Friday, December 18, 2015

Create Christianophobia, we must not




by Azly Rahman




Malaysians are angry and deeply bothered by the recent issue of Universiti Teknologi Mara (UiTM) organising what was reported as an “anti-Christianisation” conference.

There is nothing new about the need for such institutions to train students to fear themselves and non-Muslims and non-Malays especially. It is a natural programme to instill fear as part of a culture to defend the existence of race-based ideology. It is part of an apartheid strategy of Malaysian education I have written about in many articles.

What is new is the question: how do we dismantle this system and work towards peaceful co-existence?

I do not think the Christians and Catholics in Malaysia appreciate being bullied endlessly. I do not think they want to be branded as “evil people trying to spread false and dangerous message threatening Islam”.

I do not think they need to be associated with the Crusade War a thousand over years ago, or even linked to the brutality of the Christian-imperialist army who were chanting “guns, guts, god, and glory” before annexing cultures and massacring the natives of Latin America, Africa, Asian, and even Northern America - so that the Crusaders carrying the order of the European monarchs can built churches while sucking the blood, sweat, and tears of the natives they enslave.

I don’t think the Christians and Catholics in Malaysia want to be known as inheritors and carriers of the sins of their fathers. I think they just want to live, work, and worship in peace and be ensured that their safety in an majority Malay Muslim country be guaranteed.


Why do institutions such as UiTM need to instill such a fear and to unnecessarily turn young and hopefully not-yet-Daesh/IS radicalised students into hating the Christians and Catholics? If Muslims in predominantly Christian nations such as the United States, Canada, and Australia can help protect the safety of Muslims from Christian extremists-wannabe-terrorists, why can’t Malaysia do similarly by not allowing conferences that promote hate to be fed to students?

Why not encourage education for peace and conflict resolution? Why not teach empathy through ongoing good dialogue amongst Malaysians of different faiths? Why warn them of the “dangers of Christianisation” and not expect some lunatic fundamentalist groups to take the warning one step further and translate it into violent action, sanctioned and legitimised by the authorities?

What education should look like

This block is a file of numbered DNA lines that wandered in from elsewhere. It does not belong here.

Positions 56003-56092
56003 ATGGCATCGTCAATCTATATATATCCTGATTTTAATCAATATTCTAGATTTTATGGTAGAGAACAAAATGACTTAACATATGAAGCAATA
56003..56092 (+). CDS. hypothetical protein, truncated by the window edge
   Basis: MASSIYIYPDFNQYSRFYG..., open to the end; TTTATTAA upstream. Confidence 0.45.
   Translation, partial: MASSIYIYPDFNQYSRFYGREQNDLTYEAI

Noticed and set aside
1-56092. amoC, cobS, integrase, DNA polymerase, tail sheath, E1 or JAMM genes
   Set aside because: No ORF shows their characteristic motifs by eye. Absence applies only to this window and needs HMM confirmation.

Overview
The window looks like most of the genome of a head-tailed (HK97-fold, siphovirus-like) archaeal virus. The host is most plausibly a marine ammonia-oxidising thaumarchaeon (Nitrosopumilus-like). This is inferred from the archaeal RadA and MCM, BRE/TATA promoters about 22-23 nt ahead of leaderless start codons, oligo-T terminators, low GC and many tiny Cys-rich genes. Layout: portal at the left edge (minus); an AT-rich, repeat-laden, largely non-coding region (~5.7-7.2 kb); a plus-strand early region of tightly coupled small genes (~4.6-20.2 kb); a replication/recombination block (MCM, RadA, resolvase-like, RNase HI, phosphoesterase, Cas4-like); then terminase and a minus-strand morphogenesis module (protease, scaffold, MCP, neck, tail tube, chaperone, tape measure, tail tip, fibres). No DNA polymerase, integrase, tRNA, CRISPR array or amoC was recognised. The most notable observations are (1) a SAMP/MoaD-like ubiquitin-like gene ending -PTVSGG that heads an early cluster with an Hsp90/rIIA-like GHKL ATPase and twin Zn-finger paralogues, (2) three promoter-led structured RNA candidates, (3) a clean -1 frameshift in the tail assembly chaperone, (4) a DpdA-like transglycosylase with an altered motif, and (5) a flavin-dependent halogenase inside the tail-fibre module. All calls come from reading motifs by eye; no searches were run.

Haven’t we heard the word ‘Islamophobia’? Why create ‘Chistianophobia’ at a time when the world is bipolar, violent, and plagued with all kinds of phobias?

Let us come back to our senses. Here is my thought on what education should look like if we are to prevent racial and religious riots in future:

The education of today's bumiputeras via the special privileges given to them in all aspects, from preschool to postgraduate - especially the education of Malay Muslims through the racially-based institutions linked to the ruling party - has one objective.

It is to produce more and more members of the Malay-Muslim-bumiputera privileged class who will ensure that the non-bumiputera-non-Muslims be kept outside the gate of equality, equal opportunity and meritocracy, even though they are the rightful citizens of this country whose parents and grandparents have laboured for this country so that the most privileged class of Malays and non-Malays can continue to be created to enslave the labour class of all races.

No need to have a complex understanding on Malaysia's philosophy of education, national development, frameworks of class evolution, politics of curricular studies, interplay between race, religion, and ideology, or any other complex theories of neo-feudalism to understand this simple fact of education and social reproduction in Malaysia.

We need to turn the system upside down and renew prosperity of this country, based not on the advancement of this or that race, but the simple human logic that each and every one of us is a human being with dignity and an important part of Humanity.

UiTM was different back in the days, especially in the 70s and early 80s.